German Finance Minister Wolfgang Schaeble said Washington must abide by the international agreements under the presidency of Donald Trump and he does not expect a major trade war despite the President-elect’s attack on German car makers.
Trump made an attack previously this week for lack of production in the United States and threatened a 35 percent tax on vehicle imports.
There are 600,000 people in German employed by U.S. companies; German firms employ nearly the same number in the U.S.
Schaeuble said he wished Trump luck if he wanted to tell Americans which cars to buy, he said it is not his vision of America and that he does not think its Trump’s vision also.
Moreover, he advised not taking Trump’s habit of tweeting policy changes too seriously.
“One shouldn’t confuse Trump’s form of communication with statements of government policy. We will not participate in that,” he said.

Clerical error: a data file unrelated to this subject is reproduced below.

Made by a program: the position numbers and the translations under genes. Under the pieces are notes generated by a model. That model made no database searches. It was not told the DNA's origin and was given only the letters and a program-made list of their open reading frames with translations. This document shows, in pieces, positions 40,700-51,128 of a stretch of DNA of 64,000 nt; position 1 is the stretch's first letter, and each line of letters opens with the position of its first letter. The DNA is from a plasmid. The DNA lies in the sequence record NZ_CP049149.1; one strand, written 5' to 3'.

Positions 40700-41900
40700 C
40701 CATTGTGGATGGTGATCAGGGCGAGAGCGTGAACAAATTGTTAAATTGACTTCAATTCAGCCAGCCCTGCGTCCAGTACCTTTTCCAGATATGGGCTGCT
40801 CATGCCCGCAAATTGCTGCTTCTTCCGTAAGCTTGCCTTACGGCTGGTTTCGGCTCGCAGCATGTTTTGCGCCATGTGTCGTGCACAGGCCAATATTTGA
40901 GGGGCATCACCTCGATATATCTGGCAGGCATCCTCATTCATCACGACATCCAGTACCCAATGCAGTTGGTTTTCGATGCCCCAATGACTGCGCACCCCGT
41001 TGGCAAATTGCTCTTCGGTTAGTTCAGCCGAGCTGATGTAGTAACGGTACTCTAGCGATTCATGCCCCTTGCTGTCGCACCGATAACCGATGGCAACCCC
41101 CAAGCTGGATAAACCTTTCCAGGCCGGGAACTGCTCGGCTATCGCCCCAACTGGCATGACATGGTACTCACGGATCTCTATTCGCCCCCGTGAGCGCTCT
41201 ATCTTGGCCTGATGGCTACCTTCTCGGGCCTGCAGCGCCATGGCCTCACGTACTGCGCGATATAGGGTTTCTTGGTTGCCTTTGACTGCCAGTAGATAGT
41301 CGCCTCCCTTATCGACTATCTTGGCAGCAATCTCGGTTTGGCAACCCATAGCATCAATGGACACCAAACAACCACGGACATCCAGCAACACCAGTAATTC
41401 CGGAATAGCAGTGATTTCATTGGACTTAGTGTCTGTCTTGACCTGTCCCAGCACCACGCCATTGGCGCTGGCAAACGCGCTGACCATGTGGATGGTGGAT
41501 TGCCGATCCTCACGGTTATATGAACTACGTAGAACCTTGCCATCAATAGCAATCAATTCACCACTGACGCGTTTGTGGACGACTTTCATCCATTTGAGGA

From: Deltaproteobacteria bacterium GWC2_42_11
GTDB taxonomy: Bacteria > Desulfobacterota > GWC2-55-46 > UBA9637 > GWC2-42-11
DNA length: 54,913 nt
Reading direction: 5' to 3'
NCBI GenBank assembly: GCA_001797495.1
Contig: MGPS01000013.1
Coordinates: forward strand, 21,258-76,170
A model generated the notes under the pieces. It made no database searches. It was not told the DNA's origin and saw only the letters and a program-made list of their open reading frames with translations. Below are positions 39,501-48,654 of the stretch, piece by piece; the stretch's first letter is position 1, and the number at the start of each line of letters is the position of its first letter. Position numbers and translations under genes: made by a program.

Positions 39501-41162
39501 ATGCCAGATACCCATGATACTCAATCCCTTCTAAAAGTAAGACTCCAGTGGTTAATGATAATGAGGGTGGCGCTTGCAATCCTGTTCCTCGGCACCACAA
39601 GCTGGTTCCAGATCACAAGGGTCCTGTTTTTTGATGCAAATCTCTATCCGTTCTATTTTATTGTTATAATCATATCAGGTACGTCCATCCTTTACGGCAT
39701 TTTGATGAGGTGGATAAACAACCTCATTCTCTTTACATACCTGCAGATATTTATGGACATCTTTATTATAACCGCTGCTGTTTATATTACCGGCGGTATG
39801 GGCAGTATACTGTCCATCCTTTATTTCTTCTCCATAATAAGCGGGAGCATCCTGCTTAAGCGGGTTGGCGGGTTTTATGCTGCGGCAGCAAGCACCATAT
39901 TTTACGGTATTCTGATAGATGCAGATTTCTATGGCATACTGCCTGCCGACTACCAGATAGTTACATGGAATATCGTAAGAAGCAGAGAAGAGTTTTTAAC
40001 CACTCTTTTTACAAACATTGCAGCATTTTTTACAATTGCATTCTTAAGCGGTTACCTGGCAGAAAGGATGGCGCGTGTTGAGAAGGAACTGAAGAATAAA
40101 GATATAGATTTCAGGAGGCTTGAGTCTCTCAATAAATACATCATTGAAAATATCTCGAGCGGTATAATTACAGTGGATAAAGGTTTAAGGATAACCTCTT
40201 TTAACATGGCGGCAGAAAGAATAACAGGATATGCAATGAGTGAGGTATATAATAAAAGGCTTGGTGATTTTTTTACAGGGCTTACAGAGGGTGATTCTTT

Attacks on Trump’s Protectionism Policy
“Protectionism will not secure jobs in the medium- to long-term,” Dennis Snower, president of the Institute of World Economy, said in a statement.
Marcel Fratzscher, head of the DIW economic institute, said Trump’s protectionism would not bring any jobs back to the U.S. but might drive jobs out of the U.S.
The American Chamber of Commerce in Germany also urged Trump to stick to free trade agreements, underscoring the importance of U.S.-German trade relations.
“Protectionist measures like tariffs and or the cancellation of international trade agreements have no place in a globalized world,” said the group’s president, Bernhard Mattes.
Trump was also accused of putting the blame of the downfalls in the U.S. today on foreigners.